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The equivalent at Mellish was woodwork and metalwork on a 6 month about basis. We made incredibly useless things like a single shelf bracket, an ashtray or a wooden pencil box. There was mouthwatering kit like lathes and milling machines in the metalwork shop, which we were never allowed to use. Most of the time was spent around the forge, bashing metal on an anvil. When I worked in industry I had access to the engineering shop, but I had to set up my own workshop when I retired. As my son was contemplating a career in engineering we got all the kit and we could weld, turn, drill, saw and fabricate just about anything. He changed his mind and became a lawyer but he now has an extensive mechanical workshop in his garage at his home. I think a forge is the only bit of kit I haven’t got but we no longer have a horse to shoe!

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My brother in law, up at Stapleford is an engineer. He has worked at R.O.F. The only one I know about. His garage is a veritable engineering shop, including two massive milling machines, a full size lathe and a pedestal drill. In his spare time, he has mad some lovely wrought iron garden ornaments.

On another note about metalwork at school,  A lad in our class, (Barry Hallet) made himself a Colt 45 six shooter, though the teacher wouldn't let him fabricate a firing pin, also he was never allowed to bring it out of school, (If I remember right).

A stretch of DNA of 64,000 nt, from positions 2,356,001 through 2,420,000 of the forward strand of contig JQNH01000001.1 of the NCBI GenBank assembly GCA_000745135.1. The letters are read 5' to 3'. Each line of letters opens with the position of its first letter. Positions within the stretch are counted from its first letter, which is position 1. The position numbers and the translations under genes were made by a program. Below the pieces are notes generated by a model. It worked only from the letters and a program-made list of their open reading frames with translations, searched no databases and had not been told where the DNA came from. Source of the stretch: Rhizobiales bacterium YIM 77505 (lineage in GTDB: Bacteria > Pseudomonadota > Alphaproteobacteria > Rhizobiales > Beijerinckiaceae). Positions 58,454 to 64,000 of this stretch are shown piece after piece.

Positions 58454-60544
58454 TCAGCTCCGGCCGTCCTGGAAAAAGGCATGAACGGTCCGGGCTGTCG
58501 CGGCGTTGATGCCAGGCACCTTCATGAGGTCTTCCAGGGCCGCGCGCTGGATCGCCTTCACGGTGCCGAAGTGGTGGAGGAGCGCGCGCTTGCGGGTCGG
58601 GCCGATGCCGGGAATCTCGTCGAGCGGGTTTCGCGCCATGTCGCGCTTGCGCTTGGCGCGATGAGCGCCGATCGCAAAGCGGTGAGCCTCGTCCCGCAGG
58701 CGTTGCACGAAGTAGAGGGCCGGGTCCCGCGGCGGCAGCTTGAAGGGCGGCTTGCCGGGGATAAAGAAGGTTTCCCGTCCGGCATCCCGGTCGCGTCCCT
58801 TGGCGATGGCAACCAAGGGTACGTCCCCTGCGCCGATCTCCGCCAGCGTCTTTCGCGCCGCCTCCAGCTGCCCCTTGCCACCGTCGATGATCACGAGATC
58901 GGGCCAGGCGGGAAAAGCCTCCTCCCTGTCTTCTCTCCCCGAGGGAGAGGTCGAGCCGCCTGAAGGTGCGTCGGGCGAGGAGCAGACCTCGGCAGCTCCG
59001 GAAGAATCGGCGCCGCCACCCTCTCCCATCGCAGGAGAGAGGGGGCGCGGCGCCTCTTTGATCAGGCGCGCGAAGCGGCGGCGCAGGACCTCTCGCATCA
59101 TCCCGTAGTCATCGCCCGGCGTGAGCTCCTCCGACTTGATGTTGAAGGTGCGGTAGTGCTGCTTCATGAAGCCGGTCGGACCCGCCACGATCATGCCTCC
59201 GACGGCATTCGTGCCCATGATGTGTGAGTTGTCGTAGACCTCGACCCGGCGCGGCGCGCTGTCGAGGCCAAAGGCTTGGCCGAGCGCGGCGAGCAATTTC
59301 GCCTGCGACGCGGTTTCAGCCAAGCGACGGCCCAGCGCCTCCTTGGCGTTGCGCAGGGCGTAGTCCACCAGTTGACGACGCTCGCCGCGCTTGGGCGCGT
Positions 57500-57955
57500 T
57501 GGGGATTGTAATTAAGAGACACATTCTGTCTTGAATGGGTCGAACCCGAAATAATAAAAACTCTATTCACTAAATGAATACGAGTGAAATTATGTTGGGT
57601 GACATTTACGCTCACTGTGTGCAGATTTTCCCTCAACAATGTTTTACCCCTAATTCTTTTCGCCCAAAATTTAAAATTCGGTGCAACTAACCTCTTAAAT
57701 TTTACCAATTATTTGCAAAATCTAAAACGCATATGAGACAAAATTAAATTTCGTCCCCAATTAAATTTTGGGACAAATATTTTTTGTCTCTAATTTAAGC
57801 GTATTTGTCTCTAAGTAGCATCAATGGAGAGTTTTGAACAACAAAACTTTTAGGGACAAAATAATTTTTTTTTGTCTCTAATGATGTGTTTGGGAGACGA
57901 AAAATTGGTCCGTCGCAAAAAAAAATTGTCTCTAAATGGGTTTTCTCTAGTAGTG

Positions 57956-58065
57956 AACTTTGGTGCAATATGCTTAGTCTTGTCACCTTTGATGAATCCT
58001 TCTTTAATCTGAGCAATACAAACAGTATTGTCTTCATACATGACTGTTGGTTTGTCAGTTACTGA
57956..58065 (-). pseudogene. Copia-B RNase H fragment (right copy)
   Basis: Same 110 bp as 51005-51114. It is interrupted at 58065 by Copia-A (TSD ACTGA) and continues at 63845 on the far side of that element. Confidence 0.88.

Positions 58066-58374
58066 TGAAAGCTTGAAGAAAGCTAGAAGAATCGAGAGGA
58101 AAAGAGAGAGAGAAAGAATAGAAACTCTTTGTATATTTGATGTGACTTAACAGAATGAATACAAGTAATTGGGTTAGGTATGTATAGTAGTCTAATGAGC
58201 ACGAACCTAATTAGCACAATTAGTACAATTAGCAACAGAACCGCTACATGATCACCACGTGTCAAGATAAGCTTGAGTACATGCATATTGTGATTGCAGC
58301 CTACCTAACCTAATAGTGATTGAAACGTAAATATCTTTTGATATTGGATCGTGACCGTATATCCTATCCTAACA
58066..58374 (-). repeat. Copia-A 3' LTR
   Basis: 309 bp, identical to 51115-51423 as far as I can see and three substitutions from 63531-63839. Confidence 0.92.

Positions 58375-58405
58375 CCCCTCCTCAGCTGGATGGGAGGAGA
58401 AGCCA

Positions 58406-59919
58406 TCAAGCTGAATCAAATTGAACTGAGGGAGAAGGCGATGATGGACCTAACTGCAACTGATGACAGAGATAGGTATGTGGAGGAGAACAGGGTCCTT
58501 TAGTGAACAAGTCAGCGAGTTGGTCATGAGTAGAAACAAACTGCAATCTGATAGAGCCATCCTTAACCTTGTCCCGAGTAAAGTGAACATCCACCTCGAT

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If I were to stock my "workshop" I would have the following. A Bridgeport turret milling machine with all the attachments, including a rotary and an angle table, a Colchester Student Lathe with face plates and steadies. Jones and Shipman surface and cylindrical grinders, a power hacksaw and welding gear. I reckon there is not much I couldn't tackle with that gear.

Stupid thing is that as companies re-equiped with multi axis CNC machine tools these things could be had for a song. Stupid me missed out as I was still working and did not have the time. I also have access to a portable forge if I need one

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Hi Oz, my bro is just like you. He bought a lot of his gear from his firm getting rid. I once asked him what he would do if ever he wanted to move. He explained that there was no chance whatever of that happening, because he'd never find accommodation for his workshop.

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It would have been easy to have all that gear where we used to live as the property had three phase power but unfortunately not much room. No such luck with 3 phase now that we have moved and have a shed big enough to put it all in.

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I bought a Harrison M250 lathe second hand about 20 years ago. It was three phase but I substituted a single phase motor. I’ve just checked on prices now and they are quite expensive. I hardly have the need for it now but it’s good to know it’s there if I do.

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Oz - your choice of machines for a home workshop is exactly what I would have chosen and have dreamed of! - I mean EXACTLY. Oh! I might have added a Clarkson T&C grinder. In fact a Clarkson T&C grinder could be used for doing some small surface and cylindrical work. Often thought of sourcing one.

I loved the Bridgeports. Could make em sing.

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A miller is one thing I haven’t got but most of my repairs are to my old tractors and horticultural machinery so I don’t usually require that sort of finesse. I think my most useful bit of kit is my bandsaw which is in regular use both for metal and wood.